All these kinds of time issues can be complicated by field seasons, teaching, major meetings and so on, don’t expect someone to return a paper in two weeks if that time includes SVP. Make sure all major decisions are made with the approval of your co-editors, or journal editors etc. Make sure all authors get prompt replies giving them specific details of the state of their papers (accepted, require revisions, rejected etc.) and reasons why. Do treat people with deference and respect, even if you have to reject a paper because it was half-written nonsense.

So now you can send the papers back out the authors for them to make their minor changes and get the manuscripts basically finished (again, set deadlines). In the meantime you have a list of papers you expect to be published and can work on the layout of your volume. Even though it will have a unifying theme, you want the papers to run in a logical order, so where possible put the taxonomy papers together, or follow a paper on flight with one on biomechanics or whatever. This makes the volume as a whole more user friendly since it’s easier for people to cross reference and compare things if they are in consecutive papers. You will probably also have to write a general introduction for the volume, perhaps one that references the other papers so now you know what will be in there, it is a good time to get this done.

Hopefully the papers will come back promptly, and can be sent onto whoever is compiling the volume (i.e. document layouts etc.). You will have to ensure that the documents are correct and correctly catalogued, appendices are present, tables formatted right, figures are sent to you in the correct formats and of sufficient resolution and sized correctly and all those fiddly details. If not, the graphics people will soon be in touch asking for all of this stuff and again if people are away it can be hard to get hold of important things.

Once the formatting is done, proofs can go out to the authors to check over the minor details, and you should probably do as many of them as possible yourself as well. Reading a whole volume takes time, especially when you have to concentrate and look for errors. Once these are back and any last minute changes have been taken care of the volume can go to the printers. Finally you can set about distributing any copies to reviewers or journals and societies to market the volume. Make sure people are aware that the volume is coming out, how much it costs, where to buy it, what is in it and so on. Sure science is not about making money, but there is little point in collecting together a bunch of papers if no-one can get hold of them or read them, so you have a duty to yourself and the authors to get the best distribution you can. With a little luck it will soon become widespread and people can enjoy the fruits of your labours.

Congratulations, you have now published a volume so you can settle down and catch up on all the work you should have been doing for the last 18 months instead of endlessly e-mailing colleagues, authors, referees and editors demanding they sent you work you were promised ‘tomorrow’ six weeks ago.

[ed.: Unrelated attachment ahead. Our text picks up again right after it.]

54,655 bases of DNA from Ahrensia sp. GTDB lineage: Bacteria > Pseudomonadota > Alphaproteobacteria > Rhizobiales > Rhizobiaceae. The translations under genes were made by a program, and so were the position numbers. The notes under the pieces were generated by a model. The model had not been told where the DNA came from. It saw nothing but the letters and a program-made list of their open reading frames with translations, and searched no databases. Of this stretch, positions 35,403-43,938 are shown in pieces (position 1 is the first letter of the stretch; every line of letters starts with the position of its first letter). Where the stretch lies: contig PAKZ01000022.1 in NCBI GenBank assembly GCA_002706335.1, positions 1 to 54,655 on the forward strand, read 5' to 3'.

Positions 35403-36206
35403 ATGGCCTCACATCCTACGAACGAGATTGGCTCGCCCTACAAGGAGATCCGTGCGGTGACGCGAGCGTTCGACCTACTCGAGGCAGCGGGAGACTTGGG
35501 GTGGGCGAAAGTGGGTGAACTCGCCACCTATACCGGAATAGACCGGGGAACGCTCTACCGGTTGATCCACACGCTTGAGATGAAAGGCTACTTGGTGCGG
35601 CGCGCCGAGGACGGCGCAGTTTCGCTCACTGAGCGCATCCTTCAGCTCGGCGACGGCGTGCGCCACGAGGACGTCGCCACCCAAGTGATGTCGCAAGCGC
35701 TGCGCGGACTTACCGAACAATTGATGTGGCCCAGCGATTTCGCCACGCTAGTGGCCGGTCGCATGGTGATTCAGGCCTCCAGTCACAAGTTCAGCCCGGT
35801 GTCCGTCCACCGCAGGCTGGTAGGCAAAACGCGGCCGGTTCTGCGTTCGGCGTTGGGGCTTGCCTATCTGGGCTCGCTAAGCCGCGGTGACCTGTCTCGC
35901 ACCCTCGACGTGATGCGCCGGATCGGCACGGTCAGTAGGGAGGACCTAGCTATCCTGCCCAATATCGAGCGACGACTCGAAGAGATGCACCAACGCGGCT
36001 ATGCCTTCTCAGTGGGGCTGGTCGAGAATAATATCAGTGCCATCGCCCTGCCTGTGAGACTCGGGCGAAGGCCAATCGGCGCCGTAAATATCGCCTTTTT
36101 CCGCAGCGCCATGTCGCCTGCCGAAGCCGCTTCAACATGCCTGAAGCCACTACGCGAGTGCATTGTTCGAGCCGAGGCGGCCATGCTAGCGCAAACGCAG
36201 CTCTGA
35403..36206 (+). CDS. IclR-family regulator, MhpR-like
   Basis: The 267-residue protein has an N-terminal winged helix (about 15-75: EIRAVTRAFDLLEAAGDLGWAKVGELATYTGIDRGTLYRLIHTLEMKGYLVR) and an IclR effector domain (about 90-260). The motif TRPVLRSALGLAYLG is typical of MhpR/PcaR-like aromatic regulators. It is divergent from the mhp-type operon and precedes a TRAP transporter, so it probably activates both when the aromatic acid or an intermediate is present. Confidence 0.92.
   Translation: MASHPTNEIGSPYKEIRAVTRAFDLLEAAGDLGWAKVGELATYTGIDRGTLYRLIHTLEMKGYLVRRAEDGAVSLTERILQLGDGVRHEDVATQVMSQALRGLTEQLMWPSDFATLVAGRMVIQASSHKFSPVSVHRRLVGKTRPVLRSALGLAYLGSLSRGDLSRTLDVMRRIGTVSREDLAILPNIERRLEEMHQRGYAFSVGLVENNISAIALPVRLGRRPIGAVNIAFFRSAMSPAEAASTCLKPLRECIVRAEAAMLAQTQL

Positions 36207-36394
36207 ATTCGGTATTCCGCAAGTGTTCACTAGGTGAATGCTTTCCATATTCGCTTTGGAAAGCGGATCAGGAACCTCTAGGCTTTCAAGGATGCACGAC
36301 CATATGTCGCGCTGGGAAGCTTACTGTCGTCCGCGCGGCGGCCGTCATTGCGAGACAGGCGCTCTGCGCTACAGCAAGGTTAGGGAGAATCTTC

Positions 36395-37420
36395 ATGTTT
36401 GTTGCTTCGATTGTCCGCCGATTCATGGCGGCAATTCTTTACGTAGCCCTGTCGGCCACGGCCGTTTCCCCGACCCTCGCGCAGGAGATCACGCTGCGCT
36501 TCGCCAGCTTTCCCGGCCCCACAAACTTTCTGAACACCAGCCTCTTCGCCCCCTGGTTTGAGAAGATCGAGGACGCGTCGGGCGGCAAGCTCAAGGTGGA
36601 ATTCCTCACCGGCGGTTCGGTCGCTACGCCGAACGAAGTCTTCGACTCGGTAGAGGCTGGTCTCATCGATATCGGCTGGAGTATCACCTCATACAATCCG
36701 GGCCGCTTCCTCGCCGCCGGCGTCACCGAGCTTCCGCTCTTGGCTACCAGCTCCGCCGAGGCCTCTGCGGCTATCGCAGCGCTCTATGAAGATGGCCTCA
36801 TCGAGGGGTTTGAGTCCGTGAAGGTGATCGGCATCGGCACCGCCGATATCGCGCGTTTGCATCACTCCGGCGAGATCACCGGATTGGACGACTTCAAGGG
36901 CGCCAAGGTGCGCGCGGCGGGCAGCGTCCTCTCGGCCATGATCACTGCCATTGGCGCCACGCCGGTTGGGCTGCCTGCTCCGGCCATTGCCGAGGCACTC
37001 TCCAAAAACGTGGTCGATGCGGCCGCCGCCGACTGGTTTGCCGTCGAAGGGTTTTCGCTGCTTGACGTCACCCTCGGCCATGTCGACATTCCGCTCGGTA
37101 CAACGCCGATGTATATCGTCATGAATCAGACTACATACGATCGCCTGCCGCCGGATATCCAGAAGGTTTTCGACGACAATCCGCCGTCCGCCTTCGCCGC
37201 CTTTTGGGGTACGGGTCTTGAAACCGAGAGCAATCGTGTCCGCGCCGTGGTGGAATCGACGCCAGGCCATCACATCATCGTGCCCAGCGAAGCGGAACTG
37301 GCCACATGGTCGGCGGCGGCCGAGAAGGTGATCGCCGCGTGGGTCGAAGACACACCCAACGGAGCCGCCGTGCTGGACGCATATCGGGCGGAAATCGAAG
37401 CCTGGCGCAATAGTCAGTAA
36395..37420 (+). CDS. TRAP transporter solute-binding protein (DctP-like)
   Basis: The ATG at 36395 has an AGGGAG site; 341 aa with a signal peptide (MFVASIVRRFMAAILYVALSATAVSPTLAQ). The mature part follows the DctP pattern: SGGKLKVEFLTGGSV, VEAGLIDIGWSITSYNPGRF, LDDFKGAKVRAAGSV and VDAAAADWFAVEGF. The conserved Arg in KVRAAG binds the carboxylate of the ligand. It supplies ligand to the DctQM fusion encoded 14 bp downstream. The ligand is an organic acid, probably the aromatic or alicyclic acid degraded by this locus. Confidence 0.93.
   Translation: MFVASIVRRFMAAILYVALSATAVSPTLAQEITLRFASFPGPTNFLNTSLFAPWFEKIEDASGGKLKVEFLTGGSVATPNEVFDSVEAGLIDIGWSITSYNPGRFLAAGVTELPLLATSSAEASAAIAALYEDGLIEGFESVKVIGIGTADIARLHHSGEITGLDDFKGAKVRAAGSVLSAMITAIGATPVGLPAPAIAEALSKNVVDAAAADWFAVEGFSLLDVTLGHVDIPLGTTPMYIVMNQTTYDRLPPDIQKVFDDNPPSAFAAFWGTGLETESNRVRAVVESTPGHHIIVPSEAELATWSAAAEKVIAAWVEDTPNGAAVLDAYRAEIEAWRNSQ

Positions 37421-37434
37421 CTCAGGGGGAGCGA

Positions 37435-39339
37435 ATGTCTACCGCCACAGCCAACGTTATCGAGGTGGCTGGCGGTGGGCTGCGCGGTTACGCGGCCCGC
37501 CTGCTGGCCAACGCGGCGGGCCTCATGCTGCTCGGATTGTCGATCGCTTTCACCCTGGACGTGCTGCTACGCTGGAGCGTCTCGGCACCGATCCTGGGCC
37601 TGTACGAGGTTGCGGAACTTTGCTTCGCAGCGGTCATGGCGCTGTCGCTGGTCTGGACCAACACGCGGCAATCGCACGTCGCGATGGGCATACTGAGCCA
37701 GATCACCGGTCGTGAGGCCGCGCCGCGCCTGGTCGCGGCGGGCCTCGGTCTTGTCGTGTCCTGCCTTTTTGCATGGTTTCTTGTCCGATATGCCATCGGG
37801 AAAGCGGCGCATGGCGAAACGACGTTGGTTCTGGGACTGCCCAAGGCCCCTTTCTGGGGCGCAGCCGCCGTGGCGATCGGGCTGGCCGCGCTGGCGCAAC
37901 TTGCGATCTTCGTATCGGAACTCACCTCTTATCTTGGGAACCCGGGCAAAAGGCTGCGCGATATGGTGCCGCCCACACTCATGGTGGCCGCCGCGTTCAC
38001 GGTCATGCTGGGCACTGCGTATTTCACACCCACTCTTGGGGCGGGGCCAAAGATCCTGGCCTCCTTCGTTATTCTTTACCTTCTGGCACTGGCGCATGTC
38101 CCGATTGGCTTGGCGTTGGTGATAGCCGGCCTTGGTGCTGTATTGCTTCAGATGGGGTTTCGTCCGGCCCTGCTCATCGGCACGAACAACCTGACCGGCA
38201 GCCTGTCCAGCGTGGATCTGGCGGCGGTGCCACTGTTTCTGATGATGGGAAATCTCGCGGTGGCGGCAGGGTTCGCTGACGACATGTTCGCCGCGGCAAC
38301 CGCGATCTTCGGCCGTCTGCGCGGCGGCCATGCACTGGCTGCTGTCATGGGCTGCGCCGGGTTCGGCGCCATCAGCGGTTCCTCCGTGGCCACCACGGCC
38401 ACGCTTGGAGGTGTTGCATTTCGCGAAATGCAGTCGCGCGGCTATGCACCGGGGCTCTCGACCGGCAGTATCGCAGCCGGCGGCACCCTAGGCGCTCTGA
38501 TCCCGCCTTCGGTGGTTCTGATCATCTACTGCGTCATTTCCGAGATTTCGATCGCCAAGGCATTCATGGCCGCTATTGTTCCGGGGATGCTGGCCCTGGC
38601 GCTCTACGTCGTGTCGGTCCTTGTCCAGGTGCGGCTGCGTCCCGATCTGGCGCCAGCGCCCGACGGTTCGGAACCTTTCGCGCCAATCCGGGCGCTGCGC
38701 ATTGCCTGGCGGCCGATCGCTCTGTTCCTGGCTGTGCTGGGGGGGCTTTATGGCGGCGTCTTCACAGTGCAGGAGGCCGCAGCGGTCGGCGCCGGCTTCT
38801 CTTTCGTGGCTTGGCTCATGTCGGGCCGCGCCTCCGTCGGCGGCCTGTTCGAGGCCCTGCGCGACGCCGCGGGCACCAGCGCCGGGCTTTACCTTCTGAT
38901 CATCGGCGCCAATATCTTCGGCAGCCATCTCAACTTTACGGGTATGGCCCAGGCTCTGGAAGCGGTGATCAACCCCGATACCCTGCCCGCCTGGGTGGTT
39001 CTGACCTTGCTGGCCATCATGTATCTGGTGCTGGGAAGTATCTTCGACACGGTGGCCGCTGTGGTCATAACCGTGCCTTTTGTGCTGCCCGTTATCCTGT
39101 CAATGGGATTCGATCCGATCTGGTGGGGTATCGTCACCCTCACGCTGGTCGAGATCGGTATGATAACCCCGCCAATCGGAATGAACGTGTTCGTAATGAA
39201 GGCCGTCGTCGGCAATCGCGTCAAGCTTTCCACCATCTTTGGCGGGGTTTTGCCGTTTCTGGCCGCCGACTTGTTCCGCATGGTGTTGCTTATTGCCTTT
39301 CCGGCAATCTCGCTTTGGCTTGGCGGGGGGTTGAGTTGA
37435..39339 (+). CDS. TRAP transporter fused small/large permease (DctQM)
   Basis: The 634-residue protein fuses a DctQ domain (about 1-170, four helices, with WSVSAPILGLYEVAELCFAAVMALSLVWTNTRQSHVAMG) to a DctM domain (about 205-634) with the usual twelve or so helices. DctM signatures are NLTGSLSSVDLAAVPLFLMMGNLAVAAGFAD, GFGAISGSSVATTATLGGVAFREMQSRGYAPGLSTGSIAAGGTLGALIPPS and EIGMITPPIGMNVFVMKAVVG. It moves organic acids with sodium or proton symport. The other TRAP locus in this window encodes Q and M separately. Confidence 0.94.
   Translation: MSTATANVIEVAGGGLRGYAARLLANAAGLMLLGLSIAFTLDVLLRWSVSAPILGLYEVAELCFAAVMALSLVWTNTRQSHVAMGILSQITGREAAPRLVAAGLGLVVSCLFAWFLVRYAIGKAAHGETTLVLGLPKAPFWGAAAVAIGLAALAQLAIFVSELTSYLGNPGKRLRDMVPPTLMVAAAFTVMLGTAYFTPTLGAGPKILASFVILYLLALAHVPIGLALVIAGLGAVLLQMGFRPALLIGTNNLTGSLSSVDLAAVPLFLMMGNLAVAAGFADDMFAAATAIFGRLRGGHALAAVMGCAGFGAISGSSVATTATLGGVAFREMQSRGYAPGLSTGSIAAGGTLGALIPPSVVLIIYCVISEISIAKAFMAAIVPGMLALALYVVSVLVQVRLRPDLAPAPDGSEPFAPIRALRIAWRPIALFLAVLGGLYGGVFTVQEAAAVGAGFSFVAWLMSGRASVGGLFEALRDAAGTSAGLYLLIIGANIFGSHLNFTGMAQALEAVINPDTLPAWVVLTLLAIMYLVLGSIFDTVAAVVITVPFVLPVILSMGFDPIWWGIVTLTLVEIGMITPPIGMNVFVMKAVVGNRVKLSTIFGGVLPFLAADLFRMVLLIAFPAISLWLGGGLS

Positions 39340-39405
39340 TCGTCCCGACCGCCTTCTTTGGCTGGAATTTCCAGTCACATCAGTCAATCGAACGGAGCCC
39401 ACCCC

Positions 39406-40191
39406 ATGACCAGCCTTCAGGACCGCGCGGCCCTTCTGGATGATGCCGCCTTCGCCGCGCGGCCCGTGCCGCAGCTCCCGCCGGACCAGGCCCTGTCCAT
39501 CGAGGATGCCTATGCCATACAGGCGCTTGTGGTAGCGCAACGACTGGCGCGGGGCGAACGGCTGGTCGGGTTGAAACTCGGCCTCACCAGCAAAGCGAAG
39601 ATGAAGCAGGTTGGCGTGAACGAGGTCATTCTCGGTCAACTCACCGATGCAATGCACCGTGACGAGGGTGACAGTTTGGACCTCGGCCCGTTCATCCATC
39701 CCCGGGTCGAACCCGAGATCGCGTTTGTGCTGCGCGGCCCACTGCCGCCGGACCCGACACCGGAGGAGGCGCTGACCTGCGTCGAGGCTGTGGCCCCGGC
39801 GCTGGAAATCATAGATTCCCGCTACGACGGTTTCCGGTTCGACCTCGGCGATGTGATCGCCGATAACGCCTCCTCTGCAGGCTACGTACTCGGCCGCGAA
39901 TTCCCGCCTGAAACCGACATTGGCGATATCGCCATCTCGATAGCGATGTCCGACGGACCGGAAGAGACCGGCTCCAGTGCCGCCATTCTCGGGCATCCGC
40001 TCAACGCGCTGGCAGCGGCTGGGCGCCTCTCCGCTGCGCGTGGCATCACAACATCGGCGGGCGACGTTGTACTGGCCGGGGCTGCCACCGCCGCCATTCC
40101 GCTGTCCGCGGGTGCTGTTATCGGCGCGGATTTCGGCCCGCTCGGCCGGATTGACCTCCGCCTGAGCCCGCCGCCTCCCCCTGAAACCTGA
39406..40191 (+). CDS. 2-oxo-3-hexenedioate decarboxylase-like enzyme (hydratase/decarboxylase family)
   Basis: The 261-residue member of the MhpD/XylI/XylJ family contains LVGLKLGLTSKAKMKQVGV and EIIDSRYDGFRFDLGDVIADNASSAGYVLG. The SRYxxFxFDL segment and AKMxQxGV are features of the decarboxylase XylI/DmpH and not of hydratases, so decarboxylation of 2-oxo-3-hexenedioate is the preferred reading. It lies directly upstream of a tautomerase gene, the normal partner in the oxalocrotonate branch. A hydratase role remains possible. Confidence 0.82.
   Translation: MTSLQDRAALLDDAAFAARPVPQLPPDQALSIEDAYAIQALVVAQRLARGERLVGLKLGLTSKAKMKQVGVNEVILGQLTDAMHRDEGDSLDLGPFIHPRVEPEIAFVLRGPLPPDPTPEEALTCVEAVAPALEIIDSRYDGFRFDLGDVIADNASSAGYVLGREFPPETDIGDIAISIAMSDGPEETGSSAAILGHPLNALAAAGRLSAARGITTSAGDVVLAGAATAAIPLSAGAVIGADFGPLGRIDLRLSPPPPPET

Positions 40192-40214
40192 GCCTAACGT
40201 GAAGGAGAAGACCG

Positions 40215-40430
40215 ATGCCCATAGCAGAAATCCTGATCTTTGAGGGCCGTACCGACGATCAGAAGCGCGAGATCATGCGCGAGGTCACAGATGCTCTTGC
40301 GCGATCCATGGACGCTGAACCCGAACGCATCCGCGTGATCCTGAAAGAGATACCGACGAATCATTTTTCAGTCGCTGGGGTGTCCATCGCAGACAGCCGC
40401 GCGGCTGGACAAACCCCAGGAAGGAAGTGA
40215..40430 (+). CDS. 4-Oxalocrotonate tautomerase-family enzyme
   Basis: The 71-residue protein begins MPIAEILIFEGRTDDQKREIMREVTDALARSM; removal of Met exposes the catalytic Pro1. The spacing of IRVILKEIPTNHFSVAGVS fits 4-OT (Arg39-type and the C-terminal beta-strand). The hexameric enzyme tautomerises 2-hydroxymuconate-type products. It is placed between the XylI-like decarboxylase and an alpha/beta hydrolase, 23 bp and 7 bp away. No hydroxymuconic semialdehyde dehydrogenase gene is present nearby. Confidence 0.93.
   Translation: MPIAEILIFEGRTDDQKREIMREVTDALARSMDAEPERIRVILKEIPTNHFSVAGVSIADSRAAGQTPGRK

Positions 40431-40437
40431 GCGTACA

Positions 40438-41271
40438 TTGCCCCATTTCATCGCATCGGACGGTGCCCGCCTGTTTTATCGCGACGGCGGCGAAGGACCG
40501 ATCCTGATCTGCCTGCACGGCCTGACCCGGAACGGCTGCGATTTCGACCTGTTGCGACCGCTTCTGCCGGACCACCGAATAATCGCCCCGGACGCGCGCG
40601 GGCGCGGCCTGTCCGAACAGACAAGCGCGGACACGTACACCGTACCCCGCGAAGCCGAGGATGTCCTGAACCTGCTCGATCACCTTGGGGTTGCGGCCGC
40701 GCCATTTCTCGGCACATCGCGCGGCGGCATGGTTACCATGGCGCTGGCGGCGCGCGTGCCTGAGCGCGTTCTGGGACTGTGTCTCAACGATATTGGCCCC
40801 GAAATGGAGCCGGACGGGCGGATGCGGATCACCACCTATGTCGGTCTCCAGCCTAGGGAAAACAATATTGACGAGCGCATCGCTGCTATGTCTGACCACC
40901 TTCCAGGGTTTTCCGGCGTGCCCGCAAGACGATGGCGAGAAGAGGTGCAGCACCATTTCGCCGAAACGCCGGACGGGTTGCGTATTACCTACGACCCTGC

6 Responses to “How to edit a volume of papers”


  1. 1 Andy 30/12/2008 at 9:27 pm

    Awesome post! And a very timely one – it dovetails nicely with a series of posts I’ve written on peer review (if you’ll forgive the self-promotion). Not sure if comments here handle HTML, so here is the URL for the latest post in the series:

    http://openpaleo.blogspot.com/2008/12/nuts-and-bolts-of-peer-review-ii.html

    Your comments on timeliness in the edited volume process are very good. I’ve been involved with volumes edited at both ends – one that took several years to come out, and one that looks like it will take only about a year from submission to publication (which I think is some sort of record)! My extreme kudos to those editors that crack the whip so incessantly.

    Looking forward to your upcoming post on peer review. . .

  2. 2 David Hone 31/12/2008 at 9:02 am

    Yes I have been reading them Andy, very good stuff. What is nice is that we seem to have been writing pretty much the smae thing, but attacking it in different ways so to speak and we emphasise different points differently. This is really nice as not only is there different things to take from each, but it also emphasises the different approaches different referees take. Once I get my post up, I’ll link to yours there to make sure it’s accessible.

    This volume took about 14 months all told, and to be honest there was a blank patch of about 6 months where there was no work being doen by anyone – with a bit of luck we could have had it done in about 10 months from submission to publication. It was a lot of work, but I am proud of the results. The thing actually gets published today (the 31st) and thus really is the last work this year!

  3. 3 Andy 01/01/2009 at 12:10 am

    Thanks – and congratulations on the volume coming out! 14 months is a pretty good turn-around for symposium proceedings – a nice New Year’s gift!

  4. 4 David Hone 01/01/2009 at 10:44 am

    Thanks again, though I won’t be entirely happy until I have a copy in my hands and that might take a few weeks.


  1. 1 New Insights into Asian Dinosaurs « Dave Hone's Archosaur Musings Trackback on 23/04/2012 at 1:57 pm
  2. 2 Useful Links | Dave Attempts a PhD Trackback on 08/10/2012 at 1:45 pm